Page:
The world we once knew has changed

What a difference 2020 has made to our daily lives.  While the world we once knew has changed considerably, it has also isolated many of us from life itself. This may be for all of us just a small taste of what it might feel like to have dementia.  To be cut off from loved ones and from a world that was already isolating and punishing enough.

For me, it’s the sadness of seeing aged care homes going into lock down or implementing extreme measures in order to keep everyone safe. So, while this is an absolute necessity, it’s also heart breaking.

It saddens me to know that those living with dementia are now in many cases more alone than ever.

The experience of dementia

In order to connect with someone living with dementia we must first think about what it might be like to have the disease. That everyday reality where you and I have hope for the future, dementia unfortunately leaves the person with so little to look forward to.

What we’ve experienced through this pandemic is just a small taste of the world that someone with dementia lives in.  While we have the hope of a return to normality, that is sadly not afforded to someone with dementia.

This humbling experience for us is one that we must embrace as a true insight into what it feels like to have your liberties taken away, to face restrictions and disconnection.

We’ll come out stronger because of our learnings from this.  We can use this time to think and create a better world for supporting people living with dementia and their families.

Feelings of disconnection

Every day for all of us is about attempting to adapt to the ever-changing landscape and we do this without knowing what will happen next. What I do know is that staying connected with someone living with dementia is now even more important than ever.

Many families and friends are feeling this disconnection not only due to the lock down but also because many families are caring from afar.  Whether they’re interstate or overseas with a great divide between loved ones, there’s still things that can be done.


Can we possibly make a difference?

Is it still possible to bring a sense of comfort when visiting and spending time with a loved one or friend may no longer be an option?

This was my motivation to do more in this space and to find and align myself with likeminded others who wanted to also influence change.  Change doesn’t have to be about the big things, it’s often the small everyday things that often have the greatest impact.

Whether someone is living with dementia at home, living next door to you, or in supported care, there is always something we can do to make their day just that little bit brighter.


Staying connected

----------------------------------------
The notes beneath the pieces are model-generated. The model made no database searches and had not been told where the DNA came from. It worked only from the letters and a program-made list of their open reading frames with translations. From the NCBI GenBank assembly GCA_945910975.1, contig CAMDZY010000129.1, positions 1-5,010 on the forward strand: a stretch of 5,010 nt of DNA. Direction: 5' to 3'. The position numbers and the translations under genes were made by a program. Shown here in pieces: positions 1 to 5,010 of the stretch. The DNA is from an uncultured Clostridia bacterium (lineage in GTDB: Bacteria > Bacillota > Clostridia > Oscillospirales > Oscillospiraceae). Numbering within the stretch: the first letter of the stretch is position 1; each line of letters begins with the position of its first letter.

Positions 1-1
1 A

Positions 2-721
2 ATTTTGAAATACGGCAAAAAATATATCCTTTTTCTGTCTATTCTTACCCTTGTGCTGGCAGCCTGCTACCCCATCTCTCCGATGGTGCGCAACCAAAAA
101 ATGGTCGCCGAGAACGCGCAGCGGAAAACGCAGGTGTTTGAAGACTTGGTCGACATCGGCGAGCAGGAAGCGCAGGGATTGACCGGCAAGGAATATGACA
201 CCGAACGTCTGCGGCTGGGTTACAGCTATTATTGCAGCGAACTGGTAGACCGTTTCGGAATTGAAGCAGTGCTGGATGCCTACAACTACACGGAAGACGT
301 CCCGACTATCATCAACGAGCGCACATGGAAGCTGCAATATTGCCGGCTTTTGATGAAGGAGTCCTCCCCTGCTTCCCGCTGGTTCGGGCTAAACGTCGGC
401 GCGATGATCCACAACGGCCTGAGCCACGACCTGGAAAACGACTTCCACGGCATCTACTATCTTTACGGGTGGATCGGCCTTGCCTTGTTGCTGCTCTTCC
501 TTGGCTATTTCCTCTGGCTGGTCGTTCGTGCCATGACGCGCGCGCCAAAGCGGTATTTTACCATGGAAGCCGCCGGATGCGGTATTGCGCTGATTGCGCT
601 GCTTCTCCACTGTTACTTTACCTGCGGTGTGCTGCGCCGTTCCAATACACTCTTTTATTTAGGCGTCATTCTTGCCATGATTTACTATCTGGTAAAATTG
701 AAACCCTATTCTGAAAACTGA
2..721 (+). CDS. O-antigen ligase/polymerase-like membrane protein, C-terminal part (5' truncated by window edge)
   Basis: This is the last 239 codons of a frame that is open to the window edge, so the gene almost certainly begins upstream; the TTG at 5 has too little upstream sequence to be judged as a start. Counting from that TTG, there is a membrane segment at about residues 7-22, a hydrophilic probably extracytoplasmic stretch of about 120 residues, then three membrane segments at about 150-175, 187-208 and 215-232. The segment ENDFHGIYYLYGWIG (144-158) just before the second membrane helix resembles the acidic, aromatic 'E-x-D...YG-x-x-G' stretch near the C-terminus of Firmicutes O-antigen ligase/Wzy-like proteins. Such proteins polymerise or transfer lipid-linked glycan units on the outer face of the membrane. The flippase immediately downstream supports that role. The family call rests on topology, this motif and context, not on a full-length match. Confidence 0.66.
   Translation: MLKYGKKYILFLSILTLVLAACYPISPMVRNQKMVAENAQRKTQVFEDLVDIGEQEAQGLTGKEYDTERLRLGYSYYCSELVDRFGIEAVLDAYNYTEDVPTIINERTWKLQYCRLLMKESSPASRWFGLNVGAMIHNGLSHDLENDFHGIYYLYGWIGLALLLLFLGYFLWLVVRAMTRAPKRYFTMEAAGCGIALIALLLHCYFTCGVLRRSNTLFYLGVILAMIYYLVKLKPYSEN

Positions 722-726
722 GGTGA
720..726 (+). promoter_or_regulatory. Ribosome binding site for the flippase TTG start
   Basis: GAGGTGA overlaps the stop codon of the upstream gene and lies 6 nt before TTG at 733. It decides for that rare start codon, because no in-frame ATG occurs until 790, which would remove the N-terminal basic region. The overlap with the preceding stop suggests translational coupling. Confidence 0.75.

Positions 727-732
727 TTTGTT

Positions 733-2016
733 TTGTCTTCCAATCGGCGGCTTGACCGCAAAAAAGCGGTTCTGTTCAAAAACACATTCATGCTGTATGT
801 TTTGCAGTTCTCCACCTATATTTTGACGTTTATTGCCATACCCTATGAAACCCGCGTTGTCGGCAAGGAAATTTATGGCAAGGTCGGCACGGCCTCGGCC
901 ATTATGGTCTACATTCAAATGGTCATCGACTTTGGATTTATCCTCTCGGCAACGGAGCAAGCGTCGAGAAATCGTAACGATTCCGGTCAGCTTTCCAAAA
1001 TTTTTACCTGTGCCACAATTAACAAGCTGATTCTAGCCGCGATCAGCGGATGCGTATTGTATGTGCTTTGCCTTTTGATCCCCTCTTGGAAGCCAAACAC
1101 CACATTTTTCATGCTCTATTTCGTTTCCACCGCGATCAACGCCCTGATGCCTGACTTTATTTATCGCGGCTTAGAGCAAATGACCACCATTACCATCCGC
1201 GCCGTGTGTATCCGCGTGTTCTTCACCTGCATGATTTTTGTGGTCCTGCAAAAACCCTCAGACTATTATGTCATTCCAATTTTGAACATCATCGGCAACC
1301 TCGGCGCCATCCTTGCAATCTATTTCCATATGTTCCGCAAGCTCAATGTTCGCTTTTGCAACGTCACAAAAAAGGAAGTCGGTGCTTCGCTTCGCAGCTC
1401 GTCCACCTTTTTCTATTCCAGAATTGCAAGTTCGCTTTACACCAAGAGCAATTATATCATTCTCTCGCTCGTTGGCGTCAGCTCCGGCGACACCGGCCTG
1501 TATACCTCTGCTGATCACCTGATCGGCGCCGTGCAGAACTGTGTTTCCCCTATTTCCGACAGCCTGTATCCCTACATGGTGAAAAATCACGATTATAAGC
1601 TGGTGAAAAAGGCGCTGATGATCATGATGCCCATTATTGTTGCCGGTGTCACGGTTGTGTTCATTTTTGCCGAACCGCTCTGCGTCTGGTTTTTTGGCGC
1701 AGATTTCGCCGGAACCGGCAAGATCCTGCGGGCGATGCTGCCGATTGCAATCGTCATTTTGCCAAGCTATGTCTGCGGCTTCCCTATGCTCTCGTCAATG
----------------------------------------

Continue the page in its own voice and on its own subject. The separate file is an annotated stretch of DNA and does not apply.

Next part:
Some suggestions to let someone living with dementia know that you care:

  • Leave a note or card to say how lovely it was to catch up.
  • Post a note or card saying that you’re looking forward to catching up soon for a coffee, wine or a meal.
  • When writing a letter or a card make sure you use large print or font.
  • Get family members from afar to email letters to you that you can then print off and send or deliver to the person.
  • Encourage children to participate by doing drawings that will often bring a smile.
  • Drop off a care package wrapped as a present that the person will enjoy opening. This may include a new pair of slippers, a book, magazine and favourite treats or snacks.

These examples will not only assist someone to remember times gone by but also provide those around them ways to connect.

The following quote is one I try to live by everyday:

“I’ve learned that people will forget what you said, people will forget what you did, but people will never forget how you made them feel.” – Maya Angelou


Facebook:  Dementia Doulas International


Website: www.dementiadoulas.com.au

Wendy Hall of Dementia Doulas International



I have been working in the areas of health and aged care for over 25 years and am now the Director and founder of Dementia Doulas International.  I hold a Bachelor of Nursing, a Diploma of Applied Science (Ambulance Studies), a Certificate IV in Workplace Assessment & Training and a Certificate IV in Celebrancy. I have been privileged over the years to use my diverse skill set within a variety of settings including the acute care, pre-hospital, community & residential sectors. 

My role in the development of training and mentoring for emerging Dementia Doula’s has been evolving over many years. It brings together my areas of passion to better serve those I represent.  My interactive approach challenges mindsets and encourages those supporting someone or working within the area of dementia to explore a different way of thinking. 

My ultimate goal is to shift preconceived ideas about existing barriers to dementia care and influence the palliative care space so that no one goes it alone.